We talked about how investors need to use both sides of the humble balance sheet to look for trouble. But how?
Balance sheets are basic. They usually go from the most simple item to the most complex. Assets start with cash, move through inventory, then fixed assets, like property and factories, and end with intangibles: goodwill, trademarks, patents. It’s easy to measure the value of cash or liquid investments. It becomes progressively more difficult as you move down the page.
The same is true on the other side. Liabilities start with payables, short-term debt, long-term debt, and then equity—what’s left over. There’s a reason why we start at the top and move down: if the creditors walk away, refusing to renew credit lines or short-term loans, there needs to be enough cash on hand to pay them off. A balance sheet that’s out of whack–where there aren’t enough current assets to fund current liabilities—is a balance sheet that’s dangerous.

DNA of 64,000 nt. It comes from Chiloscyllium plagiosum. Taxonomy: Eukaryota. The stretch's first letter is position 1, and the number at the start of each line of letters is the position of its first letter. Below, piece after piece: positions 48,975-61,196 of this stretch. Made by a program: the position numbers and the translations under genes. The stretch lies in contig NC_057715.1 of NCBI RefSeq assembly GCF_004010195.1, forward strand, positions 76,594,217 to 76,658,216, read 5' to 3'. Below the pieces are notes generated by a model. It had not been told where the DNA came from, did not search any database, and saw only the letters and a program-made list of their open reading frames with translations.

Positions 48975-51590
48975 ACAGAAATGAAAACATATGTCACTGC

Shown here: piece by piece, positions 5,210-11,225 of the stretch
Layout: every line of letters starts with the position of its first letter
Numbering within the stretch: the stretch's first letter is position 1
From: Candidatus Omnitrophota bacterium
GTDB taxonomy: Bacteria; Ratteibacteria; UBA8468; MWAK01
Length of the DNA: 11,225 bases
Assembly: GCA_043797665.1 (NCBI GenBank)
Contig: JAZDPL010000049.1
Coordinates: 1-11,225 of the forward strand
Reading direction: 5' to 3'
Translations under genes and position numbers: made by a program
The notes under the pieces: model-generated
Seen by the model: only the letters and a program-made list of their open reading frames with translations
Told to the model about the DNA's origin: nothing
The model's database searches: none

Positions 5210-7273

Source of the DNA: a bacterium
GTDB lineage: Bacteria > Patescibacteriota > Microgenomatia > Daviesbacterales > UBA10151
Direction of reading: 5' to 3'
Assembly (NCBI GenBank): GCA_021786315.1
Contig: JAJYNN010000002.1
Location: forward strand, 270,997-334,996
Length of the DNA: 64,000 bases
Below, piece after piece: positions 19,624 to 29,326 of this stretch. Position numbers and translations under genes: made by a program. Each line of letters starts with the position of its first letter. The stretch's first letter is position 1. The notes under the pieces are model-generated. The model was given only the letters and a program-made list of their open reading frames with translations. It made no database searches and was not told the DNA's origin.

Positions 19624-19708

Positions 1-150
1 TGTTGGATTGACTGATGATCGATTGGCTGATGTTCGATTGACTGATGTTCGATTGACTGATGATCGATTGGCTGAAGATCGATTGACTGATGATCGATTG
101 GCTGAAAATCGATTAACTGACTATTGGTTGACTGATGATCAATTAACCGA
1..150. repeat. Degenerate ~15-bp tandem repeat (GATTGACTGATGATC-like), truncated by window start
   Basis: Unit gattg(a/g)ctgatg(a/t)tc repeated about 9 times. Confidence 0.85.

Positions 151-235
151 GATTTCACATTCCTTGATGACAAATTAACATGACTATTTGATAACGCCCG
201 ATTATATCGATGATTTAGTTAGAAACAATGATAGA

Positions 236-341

The balance sheet works with the other financials to give a total picture, but it’s the balance sheet we start with. Another way to look at the balance sheet is to normalize everything. Assume that the assets and liabilities each add up to $100, and each line item is just a portion of that total. It’s easier, then, to see changes in the balance sheet’s structure over time. If something shifts significantly—say, inventory is rising, or plant and equipment is going down—then it indicates that something significant may be going on at the company.
The balance sheet is a start. It gives you snapshot. And looking at how its structure changes over time gives a fuller picture. But the other items—income and cash-flow—work alongside.